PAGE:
Understanding fractions as representing multiplicative relationships
What happens when students do not grasp the idea that fractions represent multiplicative relationships?
Suppose a student is asked to explain which fraction is larger, 9/10 or 12/13. This could result in drawing two rectangles, one made up of ten equal parts and the other composed of thirteen equal parts. If the student forms the rectangles drawn to represent each whole by adding on small rectangular pieces, the equality of the wholes is lost, as is the multiplicative relationship.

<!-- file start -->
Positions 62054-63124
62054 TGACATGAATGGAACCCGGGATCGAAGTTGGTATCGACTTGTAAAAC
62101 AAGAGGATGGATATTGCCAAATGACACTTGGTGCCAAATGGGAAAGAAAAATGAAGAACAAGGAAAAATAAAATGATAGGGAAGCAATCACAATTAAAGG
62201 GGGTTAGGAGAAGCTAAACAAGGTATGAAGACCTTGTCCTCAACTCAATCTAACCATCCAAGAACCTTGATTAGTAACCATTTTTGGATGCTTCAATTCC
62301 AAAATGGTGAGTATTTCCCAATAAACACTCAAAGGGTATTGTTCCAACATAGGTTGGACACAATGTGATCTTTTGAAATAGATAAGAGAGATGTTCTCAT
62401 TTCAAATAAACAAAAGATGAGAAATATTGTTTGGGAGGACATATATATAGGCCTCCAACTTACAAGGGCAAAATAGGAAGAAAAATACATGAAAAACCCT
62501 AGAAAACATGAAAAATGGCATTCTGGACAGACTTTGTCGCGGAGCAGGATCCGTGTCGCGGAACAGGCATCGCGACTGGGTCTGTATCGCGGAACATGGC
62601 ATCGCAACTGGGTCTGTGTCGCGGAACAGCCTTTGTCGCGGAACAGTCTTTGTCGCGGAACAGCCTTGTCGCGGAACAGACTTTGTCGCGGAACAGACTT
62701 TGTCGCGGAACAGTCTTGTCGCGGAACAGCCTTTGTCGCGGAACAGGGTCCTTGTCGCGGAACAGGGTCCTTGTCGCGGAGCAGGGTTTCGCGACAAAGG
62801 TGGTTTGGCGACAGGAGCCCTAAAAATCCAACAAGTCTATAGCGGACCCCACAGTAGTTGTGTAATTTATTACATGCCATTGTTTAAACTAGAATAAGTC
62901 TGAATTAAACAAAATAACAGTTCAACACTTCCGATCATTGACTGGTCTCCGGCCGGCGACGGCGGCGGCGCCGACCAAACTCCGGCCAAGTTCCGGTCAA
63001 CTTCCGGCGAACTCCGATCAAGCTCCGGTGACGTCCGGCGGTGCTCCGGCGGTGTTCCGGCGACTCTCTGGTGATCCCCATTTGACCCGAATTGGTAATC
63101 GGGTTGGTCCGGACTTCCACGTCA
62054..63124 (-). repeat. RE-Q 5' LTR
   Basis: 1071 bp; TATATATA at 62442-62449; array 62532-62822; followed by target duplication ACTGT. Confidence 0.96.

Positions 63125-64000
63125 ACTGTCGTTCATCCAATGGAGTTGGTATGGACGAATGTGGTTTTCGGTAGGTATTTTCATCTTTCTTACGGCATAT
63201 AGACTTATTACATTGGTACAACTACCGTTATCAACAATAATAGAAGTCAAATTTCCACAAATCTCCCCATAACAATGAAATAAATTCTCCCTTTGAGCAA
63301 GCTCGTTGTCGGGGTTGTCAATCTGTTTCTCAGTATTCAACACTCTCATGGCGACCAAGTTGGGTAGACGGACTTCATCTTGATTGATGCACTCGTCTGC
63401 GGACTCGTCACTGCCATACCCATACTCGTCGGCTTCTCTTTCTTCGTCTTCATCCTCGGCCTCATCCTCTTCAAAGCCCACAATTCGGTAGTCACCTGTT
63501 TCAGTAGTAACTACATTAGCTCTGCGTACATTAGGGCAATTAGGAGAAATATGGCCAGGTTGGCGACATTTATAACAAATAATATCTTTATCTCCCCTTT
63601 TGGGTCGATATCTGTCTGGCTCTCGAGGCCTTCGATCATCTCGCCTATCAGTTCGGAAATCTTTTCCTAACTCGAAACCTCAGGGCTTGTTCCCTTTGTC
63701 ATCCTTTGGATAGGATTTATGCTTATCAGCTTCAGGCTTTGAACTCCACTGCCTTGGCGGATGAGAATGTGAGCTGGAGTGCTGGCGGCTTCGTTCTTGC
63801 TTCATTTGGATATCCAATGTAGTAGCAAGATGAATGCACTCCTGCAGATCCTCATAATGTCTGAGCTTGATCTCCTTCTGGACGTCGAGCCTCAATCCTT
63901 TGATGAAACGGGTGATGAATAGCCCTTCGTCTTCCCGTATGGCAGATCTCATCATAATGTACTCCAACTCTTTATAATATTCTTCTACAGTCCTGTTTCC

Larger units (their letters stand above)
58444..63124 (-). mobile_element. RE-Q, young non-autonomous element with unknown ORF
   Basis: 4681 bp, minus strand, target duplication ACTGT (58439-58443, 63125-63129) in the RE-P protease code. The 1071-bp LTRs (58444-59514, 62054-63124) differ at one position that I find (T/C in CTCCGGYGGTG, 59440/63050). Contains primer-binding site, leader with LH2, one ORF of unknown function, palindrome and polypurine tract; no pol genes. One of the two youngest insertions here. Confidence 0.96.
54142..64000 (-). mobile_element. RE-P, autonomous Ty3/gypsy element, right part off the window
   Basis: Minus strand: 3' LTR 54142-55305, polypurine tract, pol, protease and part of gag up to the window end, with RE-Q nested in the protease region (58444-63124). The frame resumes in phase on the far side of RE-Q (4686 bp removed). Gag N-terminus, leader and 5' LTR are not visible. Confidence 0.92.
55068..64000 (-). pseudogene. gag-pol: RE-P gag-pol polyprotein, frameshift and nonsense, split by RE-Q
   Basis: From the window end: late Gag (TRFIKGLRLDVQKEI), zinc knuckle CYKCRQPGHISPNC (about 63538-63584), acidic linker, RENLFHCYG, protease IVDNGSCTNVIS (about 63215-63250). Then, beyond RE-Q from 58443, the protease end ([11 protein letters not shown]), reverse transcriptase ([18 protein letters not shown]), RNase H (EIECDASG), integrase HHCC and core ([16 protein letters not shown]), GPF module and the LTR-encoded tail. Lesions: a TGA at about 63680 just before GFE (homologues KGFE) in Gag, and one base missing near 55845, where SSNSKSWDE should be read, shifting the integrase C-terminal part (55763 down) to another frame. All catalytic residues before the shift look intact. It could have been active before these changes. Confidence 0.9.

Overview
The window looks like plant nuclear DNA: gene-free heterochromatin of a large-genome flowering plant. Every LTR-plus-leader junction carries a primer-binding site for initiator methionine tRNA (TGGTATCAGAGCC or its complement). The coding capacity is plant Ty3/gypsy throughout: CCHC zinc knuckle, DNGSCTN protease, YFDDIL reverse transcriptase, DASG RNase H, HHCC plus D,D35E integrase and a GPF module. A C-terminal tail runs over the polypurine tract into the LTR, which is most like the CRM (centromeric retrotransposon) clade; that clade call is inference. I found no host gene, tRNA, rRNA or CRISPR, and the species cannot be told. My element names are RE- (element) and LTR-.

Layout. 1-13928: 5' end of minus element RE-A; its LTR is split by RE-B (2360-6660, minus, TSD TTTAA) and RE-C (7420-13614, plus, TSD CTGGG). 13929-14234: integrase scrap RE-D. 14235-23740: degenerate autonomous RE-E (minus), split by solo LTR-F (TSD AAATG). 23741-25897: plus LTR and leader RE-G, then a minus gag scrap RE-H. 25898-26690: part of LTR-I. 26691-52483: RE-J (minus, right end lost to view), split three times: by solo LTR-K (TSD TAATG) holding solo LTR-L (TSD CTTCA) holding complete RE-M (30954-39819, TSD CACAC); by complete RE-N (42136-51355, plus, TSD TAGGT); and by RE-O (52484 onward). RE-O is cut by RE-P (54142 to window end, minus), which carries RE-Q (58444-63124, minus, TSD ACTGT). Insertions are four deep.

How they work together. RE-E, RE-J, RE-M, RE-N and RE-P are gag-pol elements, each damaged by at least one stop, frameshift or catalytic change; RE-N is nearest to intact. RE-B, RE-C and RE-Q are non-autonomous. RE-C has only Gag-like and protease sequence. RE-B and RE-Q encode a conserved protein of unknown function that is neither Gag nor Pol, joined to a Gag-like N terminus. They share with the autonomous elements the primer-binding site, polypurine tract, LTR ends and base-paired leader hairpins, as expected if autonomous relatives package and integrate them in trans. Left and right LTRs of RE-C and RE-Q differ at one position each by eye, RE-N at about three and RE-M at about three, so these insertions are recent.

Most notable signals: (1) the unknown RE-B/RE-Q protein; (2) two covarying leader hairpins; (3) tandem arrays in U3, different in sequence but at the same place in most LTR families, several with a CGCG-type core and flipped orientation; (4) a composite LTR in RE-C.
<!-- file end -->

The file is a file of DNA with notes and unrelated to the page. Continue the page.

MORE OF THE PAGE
An example of an additive approach to representing larger denominators
An additive interpretation of area typically results in counting units of area rather than subdividing a fixed unit. Adding units of area will result in the whole growing, as above.Adding three parts to ten parts results in an additive part-whole relationship (three plus ten is thirteen). Multiplicative part-whole relationships rely on subdividing a fixed unit (thirteen times the part makes the whole). The idea that fractional parts, as mathematical objects, must refer to same-sized wholes is central to the development of fractions as multiplicative quantities,the comparison of fractions and in particular equivalent fractions.